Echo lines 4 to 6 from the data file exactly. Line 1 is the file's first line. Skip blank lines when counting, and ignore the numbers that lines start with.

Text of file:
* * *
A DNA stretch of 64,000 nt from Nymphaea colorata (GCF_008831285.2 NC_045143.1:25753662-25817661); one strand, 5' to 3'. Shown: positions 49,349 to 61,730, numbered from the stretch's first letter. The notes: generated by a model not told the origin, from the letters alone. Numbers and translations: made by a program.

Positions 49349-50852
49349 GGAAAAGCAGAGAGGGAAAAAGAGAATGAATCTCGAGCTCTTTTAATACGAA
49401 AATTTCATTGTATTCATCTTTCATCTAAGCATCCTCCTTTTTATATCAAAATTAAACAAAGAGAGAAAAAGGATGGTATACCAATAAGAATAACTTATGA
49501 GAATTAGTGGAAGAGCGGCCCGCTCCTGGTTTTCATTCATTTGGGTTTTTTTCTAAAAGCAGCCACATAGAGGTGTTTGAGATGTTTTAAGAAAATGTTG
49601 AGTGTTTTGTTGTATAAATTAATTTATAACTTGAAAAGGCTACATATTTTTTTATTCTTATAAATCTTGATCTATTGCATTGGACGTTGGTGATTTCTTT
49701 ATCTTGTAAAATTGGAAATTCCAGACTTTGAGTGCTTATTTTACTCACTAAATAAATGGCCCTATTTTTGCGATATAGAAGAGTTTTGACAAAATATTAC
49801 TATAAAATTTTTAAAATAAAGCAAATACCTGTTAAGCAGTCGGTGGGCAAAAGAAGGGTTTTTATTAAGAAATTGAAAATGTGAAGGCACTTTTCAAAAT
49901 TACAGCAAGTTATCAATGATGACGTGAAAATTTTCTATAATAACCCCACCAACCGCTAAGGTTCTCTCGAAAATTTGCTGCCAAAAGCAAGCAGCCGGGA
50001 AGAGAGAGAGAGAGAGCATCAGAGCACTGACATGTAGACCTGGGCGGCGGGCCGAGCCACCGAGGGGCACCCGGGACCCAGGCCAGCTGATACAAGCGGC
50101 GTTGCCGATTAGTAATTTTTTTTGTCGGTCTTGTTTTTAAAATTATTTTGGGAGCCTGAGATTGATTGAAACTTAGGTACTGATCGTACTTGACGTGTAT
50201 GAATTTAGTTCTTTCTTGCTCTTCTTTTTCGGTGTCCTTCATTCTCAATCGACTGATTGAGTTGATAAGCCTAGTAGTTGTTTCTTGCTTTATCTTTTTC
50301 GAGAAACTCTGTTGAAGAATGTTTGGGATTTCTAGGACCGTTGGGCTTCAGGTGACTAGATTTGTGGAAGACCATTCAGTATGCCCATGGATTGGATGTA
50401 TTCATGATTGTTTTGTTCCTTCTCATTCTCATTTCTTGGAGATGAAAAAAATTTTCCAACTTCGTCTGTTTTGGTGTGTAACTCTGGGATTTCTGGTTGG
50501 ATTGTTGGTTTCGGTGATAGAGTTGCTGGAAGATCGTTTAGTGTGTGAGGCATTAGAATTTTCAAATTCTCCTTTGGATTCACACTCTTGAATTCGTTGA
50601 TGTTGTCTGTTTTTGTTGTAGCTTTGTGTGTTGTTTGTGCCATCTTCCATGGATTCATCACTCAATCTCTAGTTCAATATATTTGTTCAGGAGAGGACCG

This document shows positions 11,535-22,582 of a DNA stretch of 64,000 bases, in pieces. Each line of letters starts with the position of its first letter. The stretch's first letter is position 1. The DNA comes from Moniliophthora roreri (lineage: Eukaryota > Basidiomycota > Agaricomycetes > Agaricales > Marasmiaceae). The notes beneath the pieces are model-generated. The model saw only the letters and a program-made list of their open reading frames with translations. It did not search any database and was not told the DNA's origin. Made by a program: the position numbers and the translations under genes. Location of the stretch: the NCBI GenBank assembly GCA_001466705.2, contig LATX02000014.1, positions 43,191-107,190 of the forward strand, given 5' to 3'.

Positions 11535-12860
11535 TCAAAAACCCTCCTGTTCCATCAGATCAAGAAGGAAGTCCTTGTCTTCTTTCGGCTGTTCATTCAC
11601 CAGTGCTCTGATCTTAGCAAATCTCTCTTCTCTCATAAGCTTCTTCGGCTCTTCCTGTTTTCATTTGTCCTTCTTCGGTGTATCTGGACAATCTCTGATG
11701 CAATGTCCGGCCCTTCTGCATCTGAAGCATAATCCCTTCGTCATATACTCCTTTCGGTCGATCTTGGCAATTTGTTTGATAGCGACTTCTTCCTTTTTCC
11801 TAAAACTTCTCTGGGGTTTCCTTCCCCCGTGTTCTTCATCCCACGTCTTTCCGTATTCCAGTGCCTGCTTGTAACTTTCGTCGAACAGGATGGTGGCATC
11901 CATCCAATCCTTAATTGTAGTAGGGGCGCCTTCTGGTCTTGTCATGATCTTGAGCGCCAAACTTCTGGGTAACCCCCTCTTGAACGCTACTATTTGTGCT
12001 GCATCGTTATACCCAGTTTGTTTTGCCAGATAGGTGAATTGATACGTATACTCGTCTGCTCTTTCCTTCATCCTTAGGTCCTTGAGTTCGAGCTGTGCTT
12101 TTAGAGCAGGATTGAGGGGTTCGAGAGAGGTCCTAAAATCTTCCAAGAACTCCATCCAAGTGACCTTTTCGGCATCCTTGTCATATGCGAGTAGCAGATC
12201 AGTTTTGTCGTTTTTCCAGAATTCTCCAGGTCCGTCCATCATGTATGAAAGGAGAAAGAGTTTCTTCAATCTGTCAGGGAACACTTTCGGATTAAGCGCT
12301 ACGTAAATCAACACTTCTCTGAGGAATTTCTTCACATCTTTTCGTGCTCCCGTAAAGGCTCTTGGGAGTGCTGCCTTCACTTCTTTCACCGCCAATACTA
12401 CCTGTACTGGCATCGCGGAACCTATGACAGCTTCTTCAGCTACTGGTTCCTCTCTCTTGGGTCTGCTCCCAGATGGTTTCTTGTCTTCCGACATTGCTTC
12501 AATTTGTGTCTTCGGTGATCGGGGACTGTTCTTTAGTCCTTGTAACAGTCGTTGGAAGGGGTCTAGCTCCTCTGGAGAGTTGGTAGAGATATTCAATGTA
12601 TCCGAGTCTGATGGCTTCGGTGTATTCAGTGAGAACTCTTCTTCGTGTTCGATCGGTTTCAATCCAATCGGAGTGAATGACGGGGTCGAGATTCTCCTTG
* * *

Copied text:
49401 AATTTCATTGTATTCATCTTTCATCTAAGCATCCTCCTTTTTATATCAAAATTAAACAAAGAGAGAAAAAGGATGGTATACCAATAAGAATAACTTATGA
49501 GAATTAGTGGAAGAGCGGCCCGCTCCTGGTTTTCATTCATTTGGGTTTTTTTCTAAAAGCAGCCACATAGAGGTGTTTGAGATGTTTTAAGAAAATGTTG
49601 AGTGTTTTGTTGTATAAATTAATTTATAACTTGAAAAGGCTACATATTTTTTTATTCTTATAAATCTTGATCTATTGCATTGGACGTTGGTGATTTCTTT